"Advanced riders are unobtrusive. All kinds of traffic and road conditions are dealt with quietly and efficiently. There are always gaps in the traffic just when required. The lights go green just as these riders roll up to the line, and you really hardly notice their presence before they are safely away out of sight on the open road"
Tonight, no wait, technically last night as it's now about 0200hrs on Thursday, I attended my first bike ride at the Glasgow North Group of the Institute of Advanced Motorists (IAM). I was paired off with an observer who followed me and rated my riding, and I was given an A4 sheet on which will be charted my progress over the coming weeks. There are spaces for 20 sessions, but I was told beforehand they aim to have you prepared for your Advanced Test after 10. After the observed ride I was told I should be ready well within 10 rides, which is encouraging and flattering. Apparently I am a good rider, or so I was told.
They rate you on about 20 or so different attributes, and the ratings go from A to D.
A = Test Standard
B = Good
C = Fair
D = Requires Improvement
My scores, with no previous instruction or experience of Advanced Riding, were as follow:
A - Check Bike & Rider (I was dressed properly with protective gear and the bike was in good condition)
A - Starting Drill (I moved off smoothly, performing proper shoulder checks to ensure nothing was overtaking/undertaking me)
X - Slow manoeuvering (not rated - we didn't do any)
B - System (can't remember what he said this was, but I think it's something like anticipation, line, gears, acceleration, or something like that!)
B - Braking (I used the brakes a bit too often, although usually as a matter of course I try not to use them if I can avoid it, using the engine to slow me down instead which I discovered happens to be the right way to do it!)
A - Acceleration (apparently I wasn't hanging about, which was fine)
A - Signals (used them properly I presume, it wasn't mentioned)
B - Safety Position (I think I occasionally moved from the right hand side of the lane too early before corners)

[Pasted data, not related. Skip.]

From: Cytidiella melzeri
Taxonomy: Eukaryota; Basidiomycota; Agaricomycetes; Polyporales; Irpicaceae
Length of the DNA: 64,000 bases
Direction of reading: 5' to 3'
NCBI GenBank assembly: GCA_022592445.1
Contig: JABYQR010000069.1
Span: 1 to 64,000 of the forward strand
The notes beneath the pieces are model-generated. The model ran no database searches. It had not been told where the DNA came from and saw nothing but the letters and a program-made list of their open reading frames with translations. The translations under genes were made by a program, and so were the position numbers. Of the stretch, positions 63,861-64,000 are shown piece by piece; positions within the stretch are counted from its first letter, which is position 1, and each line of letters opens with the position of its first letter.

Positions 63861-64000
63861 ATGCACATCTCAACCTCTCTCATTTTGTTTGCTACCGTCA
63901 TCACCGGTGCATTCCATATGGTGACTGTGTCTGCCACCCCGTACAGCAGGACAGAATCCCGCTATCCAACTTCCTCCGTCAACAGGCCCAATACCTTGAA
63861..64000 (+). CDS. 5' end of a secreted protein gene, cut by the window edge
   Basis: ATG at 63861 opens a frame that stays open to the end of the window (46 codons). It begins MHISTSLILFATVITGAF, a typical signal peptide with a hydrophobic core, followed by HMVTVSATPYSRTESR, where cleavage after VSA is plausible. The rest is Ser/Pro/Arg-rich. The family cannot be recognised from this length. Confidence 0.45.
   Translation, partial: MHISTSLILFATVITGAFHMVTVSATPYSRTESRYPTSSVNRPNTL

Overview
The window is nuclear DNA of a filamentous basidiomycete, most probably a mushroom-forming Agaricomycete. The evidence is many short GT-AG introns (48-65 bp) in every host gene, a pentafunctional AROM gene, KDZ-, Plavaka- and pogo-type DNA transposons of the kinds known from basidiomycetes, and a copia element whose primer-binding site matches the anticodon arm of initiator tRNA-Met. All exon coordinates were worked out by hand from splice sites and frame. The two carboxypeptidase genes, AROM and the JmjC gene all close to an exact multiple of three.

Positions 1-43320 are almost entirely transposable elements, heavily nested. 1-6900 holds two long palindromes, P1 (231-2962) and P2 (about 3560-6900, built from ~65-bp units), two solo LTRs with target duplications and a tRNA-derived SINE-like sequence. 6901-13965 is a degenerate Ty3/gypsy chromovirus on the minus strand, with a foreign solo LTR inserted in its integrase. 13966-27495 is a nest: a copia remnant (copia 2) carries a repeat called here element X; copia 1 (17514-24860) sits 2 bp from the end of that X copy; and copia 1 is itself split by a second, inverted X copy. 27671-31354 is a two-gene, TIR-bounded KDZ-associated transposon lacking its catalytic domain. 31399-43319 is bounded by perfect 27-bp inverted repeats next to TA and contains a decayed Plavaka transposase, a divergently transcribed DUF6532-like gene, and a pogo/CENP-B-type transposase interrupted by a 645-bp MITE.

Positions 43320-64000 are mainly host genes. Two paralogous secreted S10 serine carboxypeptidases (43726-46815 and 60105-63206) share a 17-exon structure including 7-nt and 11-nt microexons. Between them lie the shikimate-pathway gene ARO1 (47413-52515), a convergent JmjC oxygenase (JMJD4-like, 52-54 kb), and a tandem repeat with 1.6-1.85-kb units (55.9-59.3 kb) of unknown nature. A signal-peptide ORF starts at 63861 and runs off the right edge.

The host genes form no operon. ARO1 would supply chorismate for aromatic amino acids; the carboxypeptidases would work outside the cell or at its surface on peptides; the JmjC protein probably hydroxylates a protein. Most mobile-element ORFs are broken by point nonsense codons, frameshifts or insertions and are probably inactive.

A - Hazard Awareness (I pride myself on this, and always have done. It was very rainy and there were lots of puddles, or "casual water" as a friend, ex fireman Dougie, used to call it but I negotiated them easily and safely)
B - Rear Observations (I didn't like to argue about this, but I was fully aware at all times of what was going on behind me. I guess in future I'll have to move my head more when looking in the mirror to make sure the observer sees me looking!)
A - Safe Distance (needs no explanation)
A - Progress (as I mentioned, I wasn't hanging about)
X - Highway Code (it wasn't mentioned, but at the risk of sounding over confident, I know the Highway Code quite well)
B - Roadcraft (this, apparently, will be explained in the book I'll get next time I attend, in exchange for £85 joining fee, but I suspect it's a nebulous, slightly undefined concept of motorcycle control)
B - Forward Observation (several times I ploughed on into a lower speed limit zone without slowing down quite enough to drop down to the new limit as I reached the start of it so had to brake as I entered it, which demonstrates bad forward planning. Must do better. Stop using those damn brakes!)
X - Overtaking (the opportunity/necessity never presented itself)
B - Cornering (I need to work on my positioning. Extreme far left of the lane when entering a right hand bend, and vice versa, which enables a good view further round the bend and the ability to progress quicker and smoother through the corners. I am doing it, and pretty well always have done, but I need to be more consistent)
B - Limit Point (connected to cornering. Seeing the corner open up in front of you and aiming for the point where it opens. Strangely I think I first fully appreciated and understood this on the way home when I was on my own and travelling, ahemm, slightly faster than I was when being observed. I can now work on this)
B - Speed (the IAM are strict on observing speed limits, and rightly so. I am not a hugely fast rider, and while I managed to stick closely to the limit in 60mph and 40mph zones I seemed to find trouble stopping reaching almost 35mph in 30mph zones. To be honest 30mph feels incredibly slow on a motorcycle, but I need to get this under control)
A - Dual Carriageway (it was a dual carriageway. What's difficult?)
A - Stopping Drill (managed to stop without falling over, and properly covered the brake as I did so. I need to try to stay in the right hand side of the lane position a bit more though, instead of sometimes stopping on the left of the lane)
X - Motorway (we weren't on one)
So a bit of a mixed bag, but generally very favourable. And I enjoyed it too. Did I mention we went to Arrochar? Almost two hours of fairly gentle but intensive riding with two stops in laybys enroute for ongoing constructive criticism. I can't make the next two weeks, but I'll bore you with my progress as I go along after that.